TBT – Go easy on yourself

Throwback Thursday – an edited post from December 2017 that feels timely. 

This time of year can be difficult, especially for anyone dealing with seasonal affective disorder (SAD) that may originate from the lack of light and lack of fresh air.

Symptoms I experience can include anxiety, the blues, and changes in my mood or appetite. Many of us have increased cravings for carbohydrates, and we may feel sluggish or have difficulty concentrating.

For several years, I have used exercise, dietary strategies such as a vitamin D supplement in the morning and magnesium at night. I try to get enough vegetables for their anti-oxidant properties and fiber, but in Minnesota nothing is fresh this time of year, so it can be difficult.

Getting enough healthy fats in my diet more recently has been a wonderful benefit to my health overall. I have learned more and more on how balancing our brain chemistry with healthy fats is really important.  “The Chemistry of Calm” by Dr. Henry Emmons, contains some wonderful advice there on how to overcome anxiety. He presents the information from both Western and Eastern traditions. I strongly encourage you to check it out if you want more scientific background on drug-free ways to overcome anxiety.

I still struggle with insomnia periodically, usually when the seasons change and/or when I am under stress. I know how important sleep can be for good healthy, so I try valiantly to get more, and sometimes it still eludes me.

compassion
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Over the years, I have learned some strategies which help. It is a learning process, and I have to accept that it takes some time to change old habits. I am undoing a pattern that was established (and possibly reinforced) for 25-30 years. I may not unlearn it overnight. But due to the remarkable neuro-plasticity of our brains, we are capable of training ourselves out of old patterns.

The biggest factor to remember is to have compassion for ourselves, and not to label ourselves as “anxious” or to consider ourselves flawed in any way. Instead of saying, “I am an anxious person” try instead: “right now I am struggling with anxiety and I am learning how to manage it.” Thus, the condition is temporary and not a part of our identity.

It is important not to identify too strongly with any label, as this may convince us we a permanent, unalterable condition. The truth is that we have far more capacity for change than any of us realize. And this learning how to manage our struggles is where wisdom is born. Nothing is wrong with us. This is the human condition.

About half of our life may be happy or joyful (or maybe slightly more). But about half of or life will be negative emotions. This contrast is what makes life so rich and interesting. If we can go easy on ourselves, realize that sadness and feeling down sometimes are a part of life, then we can truly appreciate the joyful moments.

Compassion for ourselves and for other people is really the engine that helps us live a good life. We sometimes have that inner critic that resists compassion, questioning if we deserve it, speculating that we do not. If we come from religious backgrounds where original sin was a big part of the emphasis, this may be harder for us.

It may take some time and practice to cultivate compassion for ourselves. But it is possible. And with this self-compassion comes the ability to have compassion for others as well. In this time of dark, cold, weather, that can go a very long way.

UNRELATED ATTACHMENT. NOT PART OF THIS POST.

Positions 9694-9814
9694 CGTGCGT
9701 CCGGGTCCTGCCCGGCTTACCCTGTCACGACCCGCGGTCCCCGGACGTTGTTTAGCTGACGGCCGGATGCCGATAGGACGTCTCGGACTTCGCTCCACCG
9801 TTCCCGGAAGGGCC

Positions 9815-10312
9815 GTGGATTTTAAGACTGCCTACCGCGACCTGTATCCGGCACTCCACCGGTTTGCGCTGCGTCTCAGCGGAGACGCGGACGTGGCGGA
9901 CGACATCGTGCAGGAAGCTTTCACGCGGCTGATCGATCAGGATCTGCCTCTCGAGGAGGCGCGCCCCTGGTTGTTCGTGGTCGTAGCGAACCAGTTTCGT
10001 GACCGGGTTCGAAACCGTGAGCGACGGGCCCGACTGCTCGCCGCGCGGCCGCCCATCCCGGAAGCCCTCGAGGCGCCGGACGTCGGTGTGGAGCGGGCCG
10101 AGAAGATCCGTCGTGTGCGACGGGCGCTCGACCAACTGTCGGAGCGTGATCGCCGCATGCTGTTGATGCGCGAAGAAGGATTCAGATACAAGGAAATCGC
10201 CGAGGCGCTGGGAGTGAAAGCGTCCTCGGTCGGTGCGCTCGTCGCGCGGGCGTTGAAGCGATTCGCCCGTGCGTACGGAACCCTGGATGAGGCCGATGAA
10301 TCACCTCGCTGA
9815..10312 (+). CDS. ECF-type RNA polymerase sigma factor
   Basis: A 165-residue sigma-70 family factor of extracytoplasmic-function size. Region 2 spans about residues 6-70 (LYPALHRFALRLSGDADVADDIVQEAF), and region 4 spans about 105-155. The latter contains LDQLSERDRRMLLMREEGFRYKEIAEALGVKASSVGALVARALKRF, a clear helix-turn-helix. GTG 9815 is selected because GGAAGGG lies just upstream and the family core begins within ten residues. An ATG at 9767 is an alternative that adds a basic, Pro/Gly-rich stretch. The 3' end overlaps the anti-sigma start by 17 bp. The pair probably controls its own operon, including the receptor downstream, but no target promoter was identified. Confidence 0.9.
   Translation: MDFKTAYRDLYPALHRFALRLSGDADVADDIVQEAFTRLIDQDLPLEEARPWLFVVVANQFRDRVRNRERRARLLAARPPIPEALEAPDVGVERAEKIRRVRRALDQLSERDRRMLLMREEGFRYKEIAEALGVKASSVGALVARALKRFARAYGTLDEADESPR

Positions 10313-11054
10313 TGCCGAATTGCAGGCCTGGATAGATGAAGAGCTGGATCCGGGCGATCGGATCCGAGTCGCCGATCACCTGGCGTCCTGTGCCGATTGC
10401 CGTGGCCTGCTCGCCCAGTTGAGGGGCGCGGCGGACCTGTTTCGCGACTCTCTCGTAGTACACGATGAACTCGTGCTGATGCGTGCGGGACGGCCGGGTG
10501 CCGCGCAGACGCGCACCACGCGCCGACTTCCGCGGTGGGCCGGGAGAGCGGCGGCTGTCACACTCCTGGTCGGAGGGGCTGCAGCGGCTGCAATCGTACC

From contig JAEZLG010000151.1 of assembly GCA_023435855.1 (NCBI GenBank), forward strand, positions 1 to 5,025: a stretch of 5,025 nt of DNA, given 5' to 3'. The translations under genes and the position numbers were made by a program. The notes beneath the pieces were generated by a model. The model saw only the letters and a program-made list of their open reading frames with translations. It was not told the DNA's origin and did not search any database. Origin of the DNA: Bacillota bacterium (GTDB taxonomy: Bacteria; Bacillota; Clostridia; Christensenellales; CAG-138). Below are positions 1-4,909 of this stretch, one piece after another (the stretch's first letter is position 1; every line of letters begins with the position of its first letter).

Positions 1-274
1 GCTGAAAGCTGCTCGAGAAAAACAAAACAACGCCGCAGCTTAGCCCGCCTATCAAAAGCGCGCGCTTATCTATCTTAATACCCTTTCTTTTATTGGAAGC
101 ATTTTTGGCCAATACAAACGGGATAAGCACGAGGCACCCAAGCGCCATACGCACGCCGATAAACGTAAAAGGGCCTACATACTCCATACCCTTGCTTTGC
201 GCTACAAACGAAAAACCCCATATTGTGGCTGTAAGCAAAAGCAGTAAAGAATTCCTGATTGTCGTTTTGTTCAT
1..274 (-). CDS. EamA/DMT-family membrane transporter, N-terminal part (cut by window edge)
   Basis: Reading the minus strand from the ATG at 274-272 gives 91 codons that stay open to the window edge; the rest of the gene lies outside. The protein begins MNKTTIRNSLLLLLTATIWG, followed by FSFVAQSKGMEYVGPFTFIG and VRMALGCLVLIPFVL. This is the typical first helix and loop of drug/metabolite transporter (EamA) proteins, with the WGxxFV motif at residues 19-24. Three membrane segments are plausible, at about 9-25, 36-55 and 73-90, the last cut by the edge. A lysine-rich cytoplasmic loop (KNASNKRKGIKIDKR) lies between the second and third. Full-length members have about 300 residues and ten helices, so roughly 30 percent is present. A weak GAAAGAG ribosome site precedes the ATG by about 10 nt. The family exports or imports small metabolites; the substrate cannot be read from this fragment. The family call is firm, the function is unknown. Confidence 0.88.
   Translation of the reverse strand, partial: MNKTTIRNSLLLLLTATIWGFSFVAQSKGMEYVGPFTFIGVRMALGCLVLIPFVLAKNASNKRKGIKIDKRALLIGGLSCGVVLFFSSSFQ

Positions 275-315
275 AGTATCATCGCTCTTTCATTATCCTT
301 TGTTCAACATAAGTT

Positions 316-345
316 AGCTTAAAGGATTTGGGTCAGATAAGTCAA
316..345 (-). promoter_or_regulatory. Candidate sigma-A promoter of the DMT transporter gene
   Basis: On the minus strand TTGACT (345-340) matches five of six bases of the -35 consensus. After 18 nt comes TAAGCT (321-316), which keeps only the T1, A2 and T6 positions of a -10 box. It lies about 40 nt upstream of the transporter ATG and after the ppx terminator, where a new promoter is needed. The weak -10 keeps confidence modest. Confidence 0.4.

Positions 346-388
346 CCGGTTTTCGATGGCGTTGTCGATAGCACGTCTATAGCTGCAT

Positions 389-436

If you are struggling with SAD, anxiety or depression, please get help from a trained mental health professional, and/or seek support. It is not a time to “go it alone” when you are dealing with this stuff. Sometimes families are not as understanding, so try to find someone who can help you get the support you need.

cristy@meximinnesotana.com

 

Wellness Wednesday: Adult tantrums revisited

This is an edited post from 2017. When I read it again before Christmas this year, it was a great reminder to me that so much of what we do is optional, not required. The expectations we have of ourselves and others is often a produce of societal pressure, particularly for women.

***

I am a little embarrassed to admit that on Christmas Eve (2017) I indulged in an “adult tantrum” about all that I had committed to do to prep for the holidays.

It wasn’t pretty. My hubby and I had been sick with colds during the week, so we were behind our usual holiday preparations, and I was struggling to get some things done at the last minute.

Upon reflection, I realized that the reason I was upset was not that I *HAD* to do anything for the holidays. Nobody was forcing me. I choose to celebrate the holidays in this way with my family, exchanging gifts and creating traditions especially for the children in the family.

When I reminded myself that I was doing the best I could under the circumstances, and that it is not my obligation to create a “perfect” holiday for anyone, I could finally relax and enjoy the time. When I was able to take a breath and realize that the purpose of the holiday is to pause, to reflect, and to enjoy time with loved ones, I came back to reality.

adult tantrums
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I realized that my inner dialogue was responsible for creating this idealized version of a holiday, in which I was falling far short. Also I know that I suffer from decision fatigue at times. It is part of coping with an a.d.d. brain, and it is part of my reality. During the holidays, with all of the gift giving choices to make, this fatigue tends to be magnified.

Our expectations during the holidays are what typically get in the way of our joy. In recent years, I have tried “toning down” my expectations, so that I can focus on what is really important. I still wish my family would refrain from gift-giving and do something charitable instead. But I also realize that giving gifts brings people a lot of joy. Some people really do enjoy selecting gifts for loved ones, and do not find it as stressful as I do.